- no limit: Pension that you “cannot touch” without severe penalty prior to retirement (ERISA-qualified but you must provide a
“Summary Plan Description” obtained from your human resource person).
- no limit: Lump sum workers’ compensation and Social Security claims as long as these amounts are not co-mingled with other
funds and lose their identity. These amounts may be indicia that you can afford to fund a chapter 13 plan so disclose any claims to your lawyer
as soon as possible. Remember, you can be in a chapter 13 repayment plan at a minimum amount, receive notice of settlement or award,
convert to a chapter 7 if your circumstances permit, and then add in any new debt incurred in good faith for the duration of the chapter 13.
For example, you could file a claim for social security disability benefits and your average wait for approval in Ohio is two years. You have anxiety aggravated by the constant harassment of creditors calling you and cannot afford to pay them individually. You do not qualify for Medicaid as a disabled person yet. You have to seek medical treatment or you could die. By filing a chapter 13, you could pay back a very low percentage to all of your creditors in one easy payment that includes your attorney’s fees. And you manage not to have a nervous breakdown!
The bankruptcy permits you to incur additional medical debt that can later be discharged under the proper circumstances. Then you can pay back your medical providers if you so choose at your own pace without the anxiety.
- $132,900: equity per person in the deed to the house or mobile home so a husband and wife jointly filing and on title would be $265,800. A couple may have paid off their mortgage but have been living on credit cards for necessities of life, robbing Peter to pay Paul as the saying goes. Now they can discharge their credit card debt and not lose their home with equity of $265,800 not including the mortgage. This is a big deal because many of my clients have “bailed out” their children and grandchildren for years. This homestead exemption is not typical in other states which are noticeably smaller.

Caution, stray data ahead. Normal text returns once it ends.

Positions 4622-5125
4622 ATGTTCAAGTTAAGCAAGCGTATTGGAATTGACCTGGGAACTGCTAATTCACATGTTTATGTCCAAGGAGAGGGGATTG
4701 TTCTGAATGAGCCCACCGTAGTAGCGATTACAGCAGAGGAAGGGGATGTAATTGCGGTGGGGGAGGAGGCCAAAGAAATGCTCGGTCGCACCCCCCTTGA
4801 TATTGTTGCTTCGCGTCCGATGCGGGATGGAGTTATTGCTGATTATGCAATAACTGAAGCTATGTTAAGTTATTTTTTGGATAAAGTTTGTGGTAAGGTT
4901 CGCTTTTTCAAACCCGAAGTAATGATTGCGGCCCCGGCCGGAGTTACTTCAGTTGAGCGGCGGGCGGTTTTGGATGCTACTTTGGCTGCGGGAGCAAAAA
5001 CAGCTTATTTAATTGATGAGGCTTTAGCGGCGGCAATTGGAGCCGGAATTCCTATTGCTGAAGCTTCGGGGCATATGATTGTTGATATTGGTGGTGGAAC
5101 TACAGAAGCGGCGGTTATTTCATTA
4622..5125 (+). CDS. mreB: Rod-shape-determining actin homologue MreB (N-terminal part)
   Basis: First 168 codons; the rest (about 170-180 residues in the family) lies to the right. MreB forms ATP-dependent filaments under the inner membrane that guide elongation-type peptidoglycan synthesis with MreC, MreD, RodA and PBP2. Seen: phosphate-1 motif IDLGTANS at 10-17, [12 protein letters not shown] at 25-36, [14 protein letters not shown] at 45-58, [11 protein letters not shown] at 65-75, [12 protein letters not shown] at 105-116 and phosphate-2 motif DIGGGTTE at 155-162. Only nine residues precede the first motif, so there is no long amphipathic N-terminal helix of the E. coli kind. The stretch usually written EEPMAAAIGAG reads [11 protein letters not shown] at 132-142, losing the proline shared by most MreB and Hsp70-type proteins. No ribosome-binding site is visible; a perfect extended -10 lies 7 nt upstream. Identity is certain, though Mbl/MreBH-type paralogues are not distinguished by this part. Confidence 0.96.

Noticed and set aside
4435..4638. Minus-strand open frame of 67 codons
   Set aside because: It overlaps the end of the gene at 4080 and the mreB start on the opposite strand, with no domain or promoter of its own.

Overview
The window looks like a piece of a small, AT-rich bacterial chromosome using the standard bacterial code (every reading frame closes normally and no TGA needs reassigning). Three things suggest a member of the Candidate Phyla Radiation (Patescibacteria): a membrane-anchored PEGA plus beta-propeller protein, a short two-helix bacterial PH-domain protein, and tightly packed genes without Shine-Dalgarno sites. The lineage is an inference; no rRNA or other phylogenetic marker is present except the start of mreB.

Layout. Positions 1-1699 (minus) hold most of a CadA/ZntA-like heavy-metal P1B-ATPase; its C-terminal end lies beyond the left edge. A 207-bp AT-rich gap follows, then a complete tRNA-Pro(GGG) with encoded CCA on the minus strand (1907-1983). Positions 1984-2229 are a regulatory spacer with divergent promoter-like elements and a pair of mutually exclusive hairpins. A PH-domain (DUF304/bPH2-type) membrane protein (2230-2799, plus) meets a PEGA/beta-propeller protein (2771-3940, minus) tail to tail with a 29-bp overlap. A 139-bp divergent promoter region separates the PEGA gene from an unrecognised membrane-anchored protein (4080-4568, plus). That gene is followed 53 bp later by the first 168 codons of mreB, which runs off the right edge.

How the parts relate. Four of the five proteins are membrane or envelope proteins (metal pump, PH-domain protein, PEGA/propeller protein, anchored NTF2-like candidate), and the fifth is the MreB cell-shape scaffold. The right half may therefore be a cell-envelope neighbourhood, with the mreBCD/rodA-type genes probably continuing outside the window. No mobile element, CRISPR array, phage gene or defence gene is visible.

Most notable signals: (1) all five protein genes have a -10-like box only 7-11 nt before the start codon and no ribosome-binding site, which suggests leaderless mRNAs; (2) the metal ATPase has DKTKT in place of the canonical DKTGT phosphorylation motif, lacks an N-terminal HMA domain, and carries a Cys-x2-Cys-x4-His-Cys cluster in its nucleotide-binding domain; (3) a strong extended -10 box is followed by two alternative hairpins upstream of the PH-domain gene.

- $12,250: in household goods (garage sale value of everything in your home or apartment) and any one item can be valued $575
- $23,000: permanent damage in a personal injury case per person injured
- $3,775: equity per person in title on an automobile; husband and wife on one title $7,550
- $2,325: tools of the trade. If you are a carpenter: your saws, hammer, nail gun, etc. as priced on Craig’s list or garage sale. If you are a photographer: your cameras, lenses, lights, and screen drops.
- $1,550: in jewelry (resale value). Wedding rings are exempt (or ok to keep) under the new federal law-Ohio has yet to adopt this! Just because you did not pay for an item does not mean anything. If Grandma gives you a ring for your birthday, that is significant because it is separate property in divorce law but you still own it under bankruptcy law. So don’t bother arguing that it is a gift. It is part of the pot.
- $1,225: per person wildcard/debtor’s choice of whatever you want; jointly filed, $2,450 if both own an asset. This exemption can be applied towards your income tax refund, motor vehicle, whole life insurance value, or other asset. If you have a motor vehicle in both of your names, then you can have the double motor vehicle and double wild card exemption. You simply cannot change the titling just before you file the bankruptcy though. Then you would be a hog.
- $450: per person in cash and on total accounts: cash on hand, checking, savings, income tax refund, etc. By the way, you are also entitled to keep certain tax refund credits such as the child care credit.